How can businesses protect themselves?

Cyber security issues such as identity theft no longer purely apply to consumers and individuals. Fraudsters have learnt that businesses also have identities that can be stolen, and the details used for easy money and/or goods.

Business identity theft can be much like its consumer counterpart and involves the actual impersonation of the business — that is, not the people behind the business, but the business entity itself.  This is somewhat different to the common notion of crime perpetrated against businesses (such as hacking into its database for financial records or confidential customer information).

A business identity can be stolen and used to commit tax fraud, create other fake business entities, lodge fraudulent GST claims, and take out loans. Unlike the identity theft of a consumer, who may notice a compromised bank balance fairly quickly, victimised businesses could unwittingly be giving thieves up to 30 days (a common payment term on invoices) after fraudulently ordering goods and services.

Of course, identity thieves who access your business’s information may also find they have access to employee personal information, such as TFNs, bank details from payroll data, super fund details and personal addresses.

Tips to protect your business

To protect your business (and your employees) from identity theft, it is recommended that you:

  1. Secure your business files and employee information when they are not in use.
  2. Secure and regularly change all passwords (more below).
  3. Ensure that you and all your staff log out of systems and lock computers when they are not in use.
  4. Make sure that your computers and other devices have up-to-date security and anti-virus software.

It should also be emphasised that a business’s AUSkey needs to be kept safe. If it is used on multiple devises consider storing your AUSkey on a secure memory stick with a password. Other information that will need to be secured are your activity statements, forms and other records that hold supplier details, invoices and client information.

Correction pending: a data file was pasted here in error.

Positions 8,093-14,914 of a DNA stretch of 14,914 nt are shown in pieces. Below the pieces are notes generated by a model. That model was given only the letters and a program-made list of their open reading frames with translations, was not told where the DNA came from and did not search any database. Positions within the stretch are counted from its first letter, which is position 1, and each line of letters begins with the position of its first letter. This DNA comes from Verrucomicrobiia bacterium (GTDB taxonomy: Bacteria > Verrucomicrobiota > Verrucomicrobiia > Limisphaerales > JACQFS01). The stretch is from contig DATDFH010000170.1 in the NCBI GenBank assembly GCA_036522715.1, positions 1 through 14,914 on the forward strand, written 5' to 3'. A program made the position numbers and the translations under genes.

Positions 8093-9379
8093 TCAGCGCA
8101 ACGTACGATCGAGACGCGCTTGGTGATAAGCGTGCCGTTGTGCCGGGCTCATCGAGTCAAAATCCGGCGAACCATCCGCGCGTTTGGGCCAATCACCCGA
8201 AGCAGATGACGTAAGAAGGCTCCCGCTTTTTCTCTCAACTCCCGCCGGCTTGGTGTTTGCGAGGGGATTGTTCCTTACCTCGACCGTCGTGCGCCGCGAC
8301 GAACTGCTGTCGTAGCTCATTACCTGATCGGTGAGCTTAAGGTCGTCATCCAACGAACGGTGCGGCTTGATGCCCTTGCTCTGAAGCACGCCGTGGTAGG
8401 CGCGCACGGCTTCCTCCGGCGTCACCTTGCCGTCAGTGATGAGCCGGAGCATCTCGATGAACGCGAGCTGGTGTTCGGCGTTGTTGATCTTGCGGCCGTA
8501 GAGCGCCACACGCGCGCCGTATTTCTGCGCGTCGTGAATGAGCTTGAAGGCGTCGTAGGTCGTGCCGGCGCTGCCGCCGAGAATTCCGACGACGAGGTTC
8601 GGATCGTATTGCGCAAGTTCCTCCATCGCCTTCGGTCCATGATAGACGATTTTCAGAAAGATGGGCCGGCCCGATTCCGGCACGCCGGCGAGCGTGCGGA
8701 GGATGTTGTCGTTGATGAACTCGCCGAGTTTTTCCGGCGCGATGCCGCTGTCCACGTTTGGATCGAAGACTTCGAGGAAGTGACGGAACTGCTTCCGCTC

Considerable time and effort is required to restore a business’s identity, amend credit profiles and sort out financial arrangements. Feel free to talk to us if you have questions or concerns.

Protect your password

We know you’ve heard it all before, but you really must keep your passwords safe:

  1. Ensure they are “strong”; that is, think about having a mixture of characters, numbers, upper and lower cases and perhaps symbols).
  2. Have different passwords for different activities and change them regularly, particularly those for sensitive transactions such as banking, social networking and your computer log-on.
  3. Select “no” when your computer offers to automatically remember a password when logging into a website, especially banking, social networking and web mail accounts. This is because scammers can use malware to find these stored within the computer.
  4. Don’t store a list of your passwords on your phone or on your computer in a Word document – this makes it easy for anyone who gets into your computer to access your other accounts.
  5. If it helps to write your passwords down do so, but hide them somewhere safe (not in a wallet which can be easily lost or stolen) and not together with your computer log-on. Try to disguise them in some way so they jog your memory but are not obvious to prying eyes (for example, note the password length or criteria, the first letter or number, but not the full password).